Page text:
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20 posts categorized "History Of SMS"

July 19, 2014

From Zero to Hero: How Mobile Revolutionized Planet Marketing

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Mobile marketing has gone stratospheric since the advent of the smartphone, but it’s been around in some form or another for more than 20 years. SMS messaging gave marketers a whole new channel to pursue during the 90s, when cell phone ownership first became widespread. Now, with text messages the most commonly read form of communication, advertisers are cautiously rediscovering the possibilities of SMS marketing.

But mobile marketing is about much more than SMS. The smartphone age has seen to that by putting the power and connectivity of a desktop computer into the palms, pockets and handbags of almost everyone in the western world. Some inroads were made into serious, non-SMS mobile marketing tactics during BlackBerry’s first flush of success in the early noughties, but when the first iPhone hit stores in 2007, marketing execs really sat up and began to take notice. 

As developers clamored to create apps to go along with Apple’s devices, the first wave of modern mobile marketing tactics began to take shape. The focus was very much on volume, and publishers relied largely on getting high app store chart rankings in order to gain visibility. Marketing efforts were all about short-term gains, with the main objective to generate as many downloads as early as possible in order to climb the charts. Quantity reigned supreme over quality.

These early years of app/mobile marketing were dominated by incentivized downloads – something Apple continued to allow until April 2011, despite the obvious credibility problems. Tracking performance was problematic. Platform regulations were loose, and developers took full advantage; it was essentially a land grab, the Old West of app and mobile marketing. 

By 2012, developers began thinking about the possibilities of quality and performance tracking. CPI-based campaigns gathered steam and, and better quality tracking was sought. For their part, Apple tightened its rules, clamping down on people accused of gaming the chart system by using bot farms to generate inauthentic downloads.

Around the same time, publishers became more data-focused, integrating in-app analytics software to collect metrics like usage, engagement, retention and monetization potential. There was a growing focus on high-quality user experience – but mostly with the objective of retaining customers for the medium-term.

That all began to change over the last 18 months, as a new climate took hold in the tech world. The shift is now overwhelmingly moving in the direction of stellar quality, as mobile marketing campaign managers realize that acquiring new users, even for a pittance, is not sensible unless they are retained, engaged, and monetized. Against that backdrop, some unlikely transactions have taken place – such as the $19 billion acquisition of WhatsApp by Facebook – but there is no doubt that the app world has raised it’s game. With GPS technology and other location-based tools fast improving, the future of mobile marketing is unpredictable, but undeniably exciting.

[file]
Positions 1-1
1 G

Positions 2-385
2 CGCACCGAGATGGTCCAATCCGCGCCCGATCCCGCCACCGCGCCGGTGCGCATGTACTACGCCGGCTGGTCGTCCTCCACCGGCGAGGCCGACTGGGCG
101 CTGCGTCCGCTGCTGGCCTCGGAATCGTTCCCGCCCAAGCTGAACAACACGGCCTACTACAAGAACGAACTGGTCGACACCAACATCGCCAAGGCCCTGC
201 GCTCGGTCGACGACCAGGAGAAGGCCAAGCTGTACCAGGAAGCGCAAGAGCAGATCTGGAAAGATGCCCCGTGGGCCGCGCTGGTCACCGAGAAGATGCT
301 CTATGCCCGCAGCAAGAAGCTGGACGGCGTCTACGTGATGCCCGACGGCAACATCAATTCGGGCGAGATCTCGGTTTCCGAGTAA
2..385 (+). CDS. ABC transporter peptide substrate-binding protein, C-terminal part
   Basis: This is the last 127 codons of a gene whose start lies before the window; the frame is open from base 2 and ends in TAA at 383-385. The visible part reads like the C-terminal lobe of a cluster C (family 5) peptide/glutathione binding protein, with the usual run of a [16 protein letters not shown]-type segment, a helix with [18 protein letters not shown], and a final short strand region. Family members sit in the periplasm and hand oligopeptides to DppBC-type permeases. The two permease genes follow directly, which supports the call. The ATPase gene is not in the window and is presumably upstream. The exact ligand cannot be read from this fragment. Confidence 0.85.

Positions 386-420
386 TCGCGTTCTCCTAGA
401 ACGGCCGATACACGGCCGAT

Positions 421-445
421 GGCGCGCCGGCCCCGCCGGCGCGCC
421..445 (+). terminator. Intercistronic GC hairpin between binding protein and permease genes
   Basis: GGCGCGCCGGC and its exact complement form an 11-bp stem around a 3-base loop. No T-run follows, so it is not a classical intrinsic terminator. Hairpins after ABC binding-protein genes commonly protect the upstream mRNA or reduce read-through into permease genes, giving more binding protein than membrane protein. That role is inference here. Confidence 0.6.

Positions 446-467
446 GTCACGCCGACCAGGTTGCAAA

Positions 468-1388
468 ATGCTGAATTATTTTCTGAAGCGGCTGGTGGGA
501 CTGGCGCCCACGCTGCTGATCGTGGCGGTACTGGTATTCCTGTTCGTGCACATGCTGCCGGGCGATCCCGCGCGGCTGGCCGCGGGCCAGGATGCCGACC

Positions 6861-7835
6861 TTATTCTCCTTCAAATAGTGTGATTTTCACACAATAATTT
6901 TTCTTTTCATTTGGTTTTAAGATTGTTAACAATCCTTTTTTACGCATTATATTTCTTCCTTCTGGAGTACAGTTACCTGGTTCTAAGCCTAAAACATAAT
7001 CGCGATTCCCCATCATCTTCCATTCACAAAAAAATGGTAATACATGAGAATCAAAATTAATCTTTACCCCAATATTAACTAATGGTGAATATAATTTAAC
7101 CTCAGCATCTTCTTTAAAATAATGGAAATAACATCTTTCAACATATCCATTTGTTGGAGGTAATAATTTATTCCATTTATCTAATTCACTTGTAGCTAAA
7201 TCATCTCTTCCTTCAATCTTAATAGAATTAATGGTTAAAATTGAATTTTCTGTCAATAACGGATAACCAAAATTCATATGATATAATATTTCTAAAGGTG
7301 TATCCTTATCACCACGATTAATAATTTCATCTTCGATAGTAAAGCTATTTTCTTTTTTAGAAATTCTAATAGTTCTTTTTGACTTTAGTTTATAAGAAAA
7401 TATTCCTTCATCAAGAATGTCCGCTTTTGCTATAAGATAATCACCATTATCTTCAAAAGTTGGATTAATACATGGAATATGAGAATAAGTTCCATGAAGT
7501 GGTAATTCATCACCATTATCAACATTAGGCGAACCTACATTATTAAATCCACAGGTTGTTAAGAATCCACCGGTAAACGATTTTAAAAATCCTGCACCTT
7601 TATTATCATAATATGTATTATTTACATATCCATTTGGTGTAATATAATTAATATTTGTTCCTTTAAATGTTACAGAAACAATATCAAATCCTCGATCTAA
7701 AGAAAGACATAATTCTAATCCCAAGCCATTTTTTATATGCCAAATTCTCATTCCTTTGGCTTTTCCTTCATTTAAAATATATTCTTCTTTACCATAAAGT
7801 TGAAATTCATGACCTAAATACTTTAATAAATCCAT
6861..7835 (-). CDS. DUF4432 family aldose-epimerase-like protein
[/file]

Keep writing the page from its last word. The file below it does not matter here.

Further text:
June 16, 2014

Where Will SMS Marketing be in 2020?

 

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The mobile landscape has undoubtedly changed the future of marketing. Thanks to touchscreen keypads, more people are sending text messages now than ever, and marketing campaigns are capitalizing on that trend. However, as technology evolves, companies must understand not only how consumers use their smartphones today but also how they will use them in 2020. 

The Future: SMS Marketing, Plus More Mobile Apps

While the year 2020 will see increased mobile customer service and messaging app use, trends also indicate that SMS will remain an effective way to convey appointment reminders, sweepstakes, voting campaigns, and other services. Thanks to iPhone, Google’s G1, and the Blackberry Storm, it is true that thousands of user-friendly mobile applications are now available. At the same time, when rethinking SMS mobile marketing efforts between now and the year 2020, one should realize that 7 out of 10 apps are created for use on iOS, not Android. SMS marketing, by contrast, is and will continue to be effective across platforms.

Messaging Apps and Mobile Marketing

In deciding where to concentrate today's mobile marketing efforts, businesses know that Facebook is the most popular app, with Google Play, Google Search, YouTube, and Pandora Radio at a near tie for second place. In the near future, however, messaging apps will be taking the lead. 

Facebook's own messaging app has become a major topic of conversation in mobile marketing due to recent discoveries that user messages were being scanned for marketing purposes. However, the mere fact that the company has introduced a separate messaging app is worthy of buzz. Doing so falls right in line with the trend that has Twitter and Instagram introducing their own messaging apps as well.

The effects of these messaging apps and others like them on the future of marketing promise to be great as companies seek out innovative ways to monetize the services. Taco Bell, for instance, has begun sending coupons via Snapchat. Similarly, Absolut Vodka is using WhatsApp to engage with consumers. Several chat services, including Japanese-based LINE and Dutch-based Nimbuzz, are enabling in-app purchases, with LINE generating revenue by allowing users to buy oversized emoticon “stickers” that they can then paste into mobile conversations.

Continued Role of SMS Push / Pull Messaging

Today, SMS marketing mostly means advertiser-initiated “push messaging” and consumer-initiated “pull messaging.” On the one hand, interrupting consumers with push messaging has the potential to negatively affect a brand. On the other hand, SMS coupons, for example, are still exchanged eight times more than their email equivalents. One growing trend that will likely continue through 2020 has been the use of push messaging to win over customers by offering them something of value, whether that be a mobile coupon, doctor's appointment reminder, or golfing weather forecast.